like MapMyRide and Nike+ Running, there is just such a
wealth of information that you can get, without a
substantial investment (other than the phone of course).
MapMyRide allows you to start
recording your workout, put your iPhone in your pouch, and
then collect all the valuable data once you complete your
ride. Data that is captured by this app include the
also allow you to use sensors to track heart rate, speed &
cadence, and power... providing that you have these optional
sensors on your bike. You can also search the
MapMyRide database of routes and discover new places to
MapMyRide, as well as some of these other GPS training apps,
have also added a social aspect to their capabilities.
They let you post rides and stats to Facebook, Twitter, or
their own community site. You can add friends, view
live maps and activity feeds, and find local routes that you
might want to try. By connecting with a community of
fitness enthusiasts, and finding a riding/running partner,
training can be much more enjoyable and productive.
For my friends on Facebook, I'm
planning to post the map and progress of the
Bike to the Bay on
September 22nd... I'm interested in seeing the route map
myself since my primary focus is typically just to follow
the butts of the people in front of me
It's Go Time!
That's it for what the kids know as summer,
but for those of us that still go to work every day, there's
not not much of a difference... and still plenty of nice weather left. Aside from having to
get back to being a taxi service for our kids and their
various functions, there's no reason not to get out there and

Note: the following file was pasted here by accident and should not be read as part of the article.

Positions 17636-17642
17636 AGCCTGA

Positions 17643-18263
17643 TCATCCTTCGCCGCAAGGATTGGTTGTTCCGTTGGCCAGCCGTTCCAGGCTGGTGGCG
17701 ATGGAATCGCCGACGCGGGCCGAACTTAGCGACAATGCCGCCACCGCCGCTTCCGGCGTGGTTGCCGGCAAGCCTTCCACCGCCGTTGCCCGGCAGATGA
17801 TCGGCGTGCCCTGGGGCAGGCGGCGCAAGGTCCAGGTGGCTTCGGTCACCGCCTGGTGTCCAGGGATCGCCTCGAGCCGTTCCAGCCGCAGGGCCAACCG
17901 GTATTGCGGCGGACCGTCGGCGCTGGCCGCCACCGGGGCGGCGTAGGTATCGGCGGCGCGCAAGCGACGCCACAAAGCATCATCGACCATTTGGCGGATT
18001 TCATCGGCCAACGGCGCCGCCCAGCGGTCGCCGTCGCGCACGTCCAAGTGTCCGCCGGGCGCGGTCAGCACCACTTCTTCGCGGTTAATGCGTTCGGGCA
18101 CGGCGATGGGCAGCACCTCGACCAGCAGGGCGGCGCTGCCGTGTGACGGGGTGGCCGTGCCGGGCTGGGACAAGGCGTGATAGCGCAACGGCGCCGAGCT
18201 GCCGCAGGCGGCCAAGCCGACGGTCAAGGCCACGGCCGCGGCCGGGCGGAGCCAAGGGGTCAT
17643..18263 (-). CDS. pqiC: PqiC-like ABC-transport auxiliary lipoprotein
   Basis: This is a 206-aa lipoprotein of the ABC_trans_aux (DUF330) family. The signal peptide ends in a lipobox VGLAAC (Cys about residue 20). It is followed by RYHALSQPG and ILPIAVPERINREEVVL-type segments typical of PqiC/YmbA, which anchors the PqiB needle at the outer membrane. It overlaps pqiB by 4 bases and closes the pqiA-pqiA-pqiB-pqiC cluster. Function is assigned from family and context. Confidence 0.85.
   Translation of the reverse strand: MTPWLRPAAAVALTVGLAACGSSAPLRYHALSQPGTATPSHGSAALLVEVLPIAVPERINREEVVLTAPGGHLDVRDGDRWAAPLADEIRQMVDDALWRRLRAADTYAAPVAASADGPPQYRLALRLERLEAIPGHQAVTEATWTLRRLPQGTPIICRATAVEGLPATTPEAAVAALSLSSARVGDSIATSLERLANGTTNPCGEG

enjoy the fresh air and fall temperatures before winter makes
it a little less comfortable!
For me September is the peak of my training
season. I'll be taking my cycling training into high
gear with longer rides on the weekend in order to get ready
for the big MS ride on September 22nd... plus I have to work
in some running and continue the resistance training to get
ready for the Delaware Mud Run on September 23rd!
For our student athletes that are
participating in fall sports, this is the end of pre-season
and almost the begining of in-season as far as periodization
goes. Preseason training should focus on power,
explosiveness, and sport specific training... while in-season
continues sport specific training and maintenance.
PREPARE-PERFORM-PREVAIL! Good Luck All!
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of life's failures are people who did
not realize how close they were to success
when they gave up."
-Thomas A. Edison
youtube of the month -->
A TODAY! Fitness video of assorted and challenging
stability ball exercises that can be done anywhere.
Stability Ball Exercises